A panel of cyber experts told lawmakers that improved protections are needed to secure weapons and supply chain processes from cyberattacks.
“Cyber is a domain of warfare in itself, but its technologies also undergird most all of our defense efforts……technologies offer great opportunity but are also a vulnerability that must be defended,” Rep. Mac Thornberry (R-TX), Chairman of the House Armed Services Committee, said at a March 1st hearing on Cyber Warfare in the 21st Century: Threats, Challenges and Opportunities
“We need to look at supply chain vulnerability as a broader end-to-end process,” Martin Libicki, adjunct management scientist at RAND Corp., told the committee.
Peter Singer, strategist and senior fellow at the New America Foundation, said that DOD needed a better understanding of its cyber defenses and vulnerabilities.
While Singer emphasized that it will not be possible to prevent all cyberattacks, he did suggest that new policy or acquisition law may be necessary to address these supply chain concerns so they can better defend weapons systems.
“We are better at creating technologies than we have policy to deal with them,” Thornberry said.
Singer said that weapons were particularly vulnerable to cyberattack, adding that protections need to be built-in from the earliest phases of the acquisition process and original design efforts. New policies may incentivize weapons developers to more fully incorporate cyber protections.
“What are the changes needed in acquisition law or policy to create better requirements for resiliency from cyberattacks? We also need to think about how we can build training into our education systems,” Singer said.
Libicki said some available remedies could make an impact upon better securing networks, such as wider use of end-to-end encryption.
“There are tools that can give you much more trust over the system as a whole,” he explained.
While Libicki said that available defenses could be harnessed to greater effect, he did say that a national DOD firewall would not provide sufficient defenses against malware or encrypted attacks.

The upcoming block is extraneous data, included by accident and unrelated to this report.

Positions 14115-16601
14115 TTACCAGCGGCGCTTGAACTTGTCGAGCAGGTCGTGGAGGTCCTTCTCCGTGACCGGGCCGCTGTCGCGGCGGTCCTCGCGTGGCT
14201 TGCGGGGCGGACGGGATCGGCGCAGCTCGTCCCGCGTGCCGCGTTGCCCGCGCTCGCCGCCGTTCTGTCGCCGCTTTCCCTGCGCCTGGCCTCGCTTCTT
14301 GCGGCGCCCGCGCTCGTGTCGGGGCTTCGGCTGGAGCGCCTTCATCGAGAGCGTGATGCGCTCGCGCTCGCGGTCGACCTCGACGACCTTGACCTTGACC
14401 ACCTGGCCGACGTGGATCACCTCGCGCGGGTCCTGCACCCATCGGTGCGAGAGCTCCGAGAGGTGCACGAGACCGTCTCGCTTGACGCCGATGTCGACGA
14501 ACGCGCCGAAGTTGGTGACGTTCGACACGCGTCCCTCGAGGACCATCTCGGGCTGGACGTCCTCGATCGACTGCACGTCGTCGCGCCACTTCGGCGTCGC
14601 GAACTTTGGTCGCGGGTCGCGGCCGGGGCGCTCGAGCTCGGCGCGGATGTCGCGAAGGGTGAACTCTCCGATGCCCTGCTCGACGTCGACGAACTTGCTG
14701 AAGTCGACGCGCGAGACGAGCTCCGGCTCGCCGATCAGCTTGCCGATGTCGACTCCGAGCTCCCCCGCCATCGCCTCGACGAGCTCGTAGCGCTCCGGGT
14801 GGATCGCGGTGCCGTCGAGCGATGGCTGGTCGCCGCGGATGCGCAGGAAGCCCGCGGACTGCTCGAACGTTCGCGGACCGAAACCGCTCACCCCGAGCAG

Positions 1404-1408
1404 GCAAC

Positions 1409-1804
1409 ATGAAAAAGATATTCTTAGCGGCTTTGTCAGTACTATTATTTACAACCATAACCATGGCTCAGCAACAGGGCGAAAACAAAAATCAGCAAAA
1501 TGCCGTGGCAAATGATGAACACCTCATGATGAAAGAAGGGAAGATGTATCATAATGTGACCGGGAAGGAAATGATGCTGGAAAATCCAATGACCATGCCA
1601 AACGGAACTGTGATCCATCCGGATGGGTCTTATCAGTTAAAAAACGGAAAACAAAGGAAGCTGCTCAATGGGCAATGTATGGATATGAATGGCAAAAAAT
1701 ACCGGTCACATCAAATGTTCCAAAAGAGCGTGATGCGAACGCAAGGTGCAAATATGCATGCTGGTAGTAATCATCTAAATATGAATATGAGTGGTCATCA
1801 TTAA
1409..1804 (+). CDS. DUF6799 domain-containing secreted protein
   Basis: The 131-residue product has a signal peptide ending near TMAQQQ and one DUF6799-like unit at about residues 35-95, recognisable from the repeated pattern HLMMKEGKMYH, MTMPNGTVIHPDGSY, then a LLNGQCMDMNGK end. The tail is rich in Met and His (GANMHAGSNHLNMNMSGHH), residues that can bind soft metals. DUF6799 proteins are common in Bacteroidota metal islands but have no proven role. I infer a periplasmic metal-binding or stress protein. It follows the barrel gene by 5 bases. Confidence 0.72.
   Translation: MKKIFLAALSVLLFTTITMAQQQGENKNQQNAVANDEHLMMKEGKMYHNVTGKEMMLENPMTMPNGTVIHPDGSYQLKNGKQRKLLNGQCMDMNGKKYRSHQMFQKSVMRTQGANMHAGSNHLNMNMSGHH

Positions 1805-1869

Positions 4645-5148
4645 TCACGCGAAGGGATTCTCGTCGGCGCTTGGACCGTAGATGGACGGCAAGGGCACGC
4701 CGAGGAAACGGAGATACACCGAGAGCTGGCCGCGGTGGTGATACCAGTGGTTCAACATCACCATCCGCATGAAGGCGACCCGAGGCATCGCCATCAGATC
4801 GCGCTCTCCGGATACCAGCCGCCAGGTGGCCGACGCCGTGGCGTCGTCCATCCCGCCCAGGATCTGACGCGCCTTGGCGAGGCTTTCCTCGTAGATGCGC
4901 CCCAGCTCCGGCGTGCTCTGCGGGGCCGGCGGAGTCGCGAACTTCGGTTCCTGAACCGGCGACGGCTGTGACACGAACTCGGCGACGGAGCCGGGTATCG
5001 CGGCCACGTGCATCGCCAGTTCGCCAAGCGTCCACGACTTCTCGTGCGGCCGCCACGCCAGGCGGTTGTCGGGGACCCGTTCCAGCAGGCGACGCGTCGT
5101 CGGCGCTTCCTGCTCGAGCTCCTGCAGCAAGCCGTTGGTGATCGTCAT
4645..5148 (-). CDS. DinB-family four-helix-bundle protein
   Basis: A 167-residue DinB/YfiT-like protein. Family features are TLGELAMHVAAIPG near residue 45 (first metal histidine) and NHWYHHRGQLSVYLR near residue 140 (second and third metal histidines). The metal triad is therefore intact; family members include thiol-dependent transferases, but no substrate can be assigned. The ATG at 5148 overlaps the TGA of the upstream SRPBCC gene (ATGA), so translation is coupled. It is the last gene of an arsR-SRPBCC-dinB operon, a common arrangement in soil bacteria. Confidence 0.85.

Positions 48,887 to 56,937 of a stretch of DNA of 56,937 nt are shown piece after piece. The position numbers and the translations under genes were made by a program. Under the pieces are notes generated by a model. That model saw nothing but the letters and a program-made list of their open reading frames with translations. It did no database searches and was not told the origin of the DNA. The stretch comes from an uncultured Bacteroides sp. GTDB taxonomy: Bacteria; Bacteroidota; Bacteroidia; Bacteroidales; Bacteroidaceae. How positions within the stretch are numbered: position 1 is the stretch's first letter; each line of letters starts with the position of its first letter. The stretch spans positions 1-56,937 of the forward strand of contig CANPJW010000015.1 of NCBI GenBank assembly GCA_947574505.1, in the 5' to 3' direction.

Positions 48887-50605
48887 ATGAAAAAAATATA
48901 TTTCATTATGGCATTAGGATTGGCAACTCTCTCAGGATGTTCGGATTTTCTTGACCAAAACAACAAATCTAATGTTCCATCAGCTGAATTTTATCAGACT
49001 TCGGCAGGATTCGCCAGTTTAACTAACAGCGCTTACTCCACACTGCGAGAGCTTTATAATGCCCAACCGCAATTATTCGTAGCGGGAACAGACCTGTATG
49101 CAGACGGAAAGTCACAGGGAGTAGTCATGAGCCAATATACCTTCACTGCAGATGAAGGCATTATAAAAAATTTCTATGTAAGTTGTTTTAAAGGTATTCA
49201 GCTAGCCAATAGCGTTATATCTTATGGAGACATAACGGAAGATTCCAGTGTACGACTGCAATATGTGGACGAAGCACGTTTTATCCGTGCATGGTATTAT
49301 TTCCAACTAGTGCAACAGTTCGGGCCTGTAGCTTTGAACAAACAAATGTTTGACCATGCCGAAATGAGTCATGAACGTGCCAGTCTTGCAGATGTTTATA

“The state of firewall technology is not there,” he said.
The Defense Advanced Research Project Agency’s (DARPA) forward-looking cybersecurity efforts were mentioned by several expert panelists as places where DOD would be well-served to investigate. In particular, Singer mentioned DARPA’s “high assurance computer service” designed to help engender “hack-proof” drones by using mathematical code.
Improved cyberattack battle damage assessments are also necessary to help DOD understand the extent to which they can still operate after being attacked.
“If you lose ten percent of communication, maybe it means your entire organization can’t work because it cannot trust coms. If an adversary inserts false information, does that mean you no longer trust the system itself?” Singer said.
Panelists also addressed the challenges which accompany increased cyber interoperability between networks.
“We need to monitor the amount of information sharing. If the Chinese find a vulnerability in a network, they could use that connection to hack all of them,” Singer explained.
Supercomputers able to assess their own vulnerability would be necessary to thwart high-tech malicious attacks, panelists added.
Some of what the panel addressed aligns closely with what many U.S. services are now pursuing; for example, the Air Force is pursuing a specially-crafted “seven lines of effort” cybersecurity campaign which, among other things, seeks to “bake-in” cyber defenses earlier in the acquisition process.